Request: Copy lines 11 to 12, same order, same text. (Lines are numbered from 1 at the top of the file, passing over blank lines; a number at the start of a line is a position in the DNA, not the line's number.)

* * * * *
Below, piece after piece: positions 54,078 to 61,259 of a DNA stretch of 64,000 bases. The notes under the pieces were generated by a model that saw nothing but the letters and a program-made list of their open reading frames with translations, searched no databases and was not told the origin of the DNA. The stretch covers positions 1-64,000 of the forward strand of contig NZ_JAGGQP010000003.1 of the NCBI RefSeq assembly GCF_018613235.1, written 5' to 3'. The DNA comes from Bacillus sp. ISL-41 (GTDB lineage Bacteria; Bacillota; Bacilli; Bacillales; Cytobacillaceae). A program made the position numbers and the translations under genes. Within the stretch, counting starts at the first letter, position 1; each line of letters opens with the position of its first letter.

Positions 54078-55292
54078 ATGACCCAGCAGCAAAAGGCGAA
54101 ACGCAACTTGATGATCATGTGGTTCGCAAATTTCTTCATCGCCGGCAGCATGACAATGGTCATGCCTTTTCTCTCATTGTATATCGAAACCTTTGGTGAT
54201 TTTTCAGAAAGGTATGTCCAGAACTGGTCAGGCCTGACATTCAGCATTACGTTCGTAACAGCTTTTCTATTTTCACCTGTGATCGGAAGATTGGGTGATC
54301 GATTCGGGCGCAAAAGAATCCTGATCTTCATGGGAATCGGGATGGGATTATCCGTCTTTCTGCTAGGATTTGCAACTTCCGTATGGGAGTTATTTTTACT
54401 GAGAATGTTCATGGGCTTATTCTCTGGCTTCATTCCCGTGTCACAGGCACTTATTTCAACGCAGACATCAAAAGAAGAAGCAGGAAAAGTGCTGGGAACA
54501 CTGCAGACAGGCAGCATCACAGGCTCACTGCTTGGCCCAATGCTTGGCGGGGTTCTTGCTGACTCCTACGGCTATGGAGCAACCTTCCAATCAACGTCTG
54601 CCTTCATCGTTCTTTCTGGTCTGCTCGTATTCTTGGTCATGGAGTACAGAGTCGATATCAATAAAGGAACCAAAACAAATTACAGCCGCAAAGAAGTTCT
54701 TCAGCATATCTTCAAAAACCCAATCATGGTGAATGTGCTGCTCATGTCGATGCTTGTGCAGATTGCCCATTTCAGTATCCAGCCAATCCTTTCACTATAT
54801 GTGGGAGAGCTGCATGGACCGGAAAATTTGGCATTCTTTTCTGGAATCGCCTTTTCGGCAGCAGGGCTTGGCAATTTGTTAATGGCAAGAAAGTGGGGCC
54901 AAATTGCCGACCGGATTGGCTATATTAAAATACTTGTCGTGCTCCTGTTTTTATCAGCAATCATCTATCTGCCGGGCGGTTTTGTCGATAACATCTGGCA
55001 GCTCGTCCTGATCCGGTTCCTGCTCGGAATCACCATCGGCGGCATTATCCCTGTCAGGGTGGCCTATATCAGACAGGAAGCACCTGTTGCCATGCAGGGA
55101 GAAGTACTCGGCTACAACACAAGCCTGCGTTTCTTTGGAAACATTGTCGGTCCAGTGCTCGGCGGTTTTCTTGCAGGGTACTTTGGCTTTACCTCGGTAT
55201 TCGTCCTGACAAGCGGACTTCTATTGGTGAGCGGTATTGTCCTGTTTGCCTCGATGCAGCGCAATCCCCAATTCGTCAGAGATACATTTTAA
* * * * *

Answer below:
54801 GTGGGAGAGCTGCATGGACCGGAAAATTTGGCATTCTTTTCTGGAATCGCCTTTTCGGCAGCAGGGCTTGGCAATTTGTTAATGGCAAGAAAGTGGGGCC
54901 AAATTGCCGACCGGATTGGCTATATTAAAATACTTGTCGTGCTCCTGTTTTTATCAGCAATCATCTATCTGCCGGGCGGTTTTGTCGATAACATCTGGCA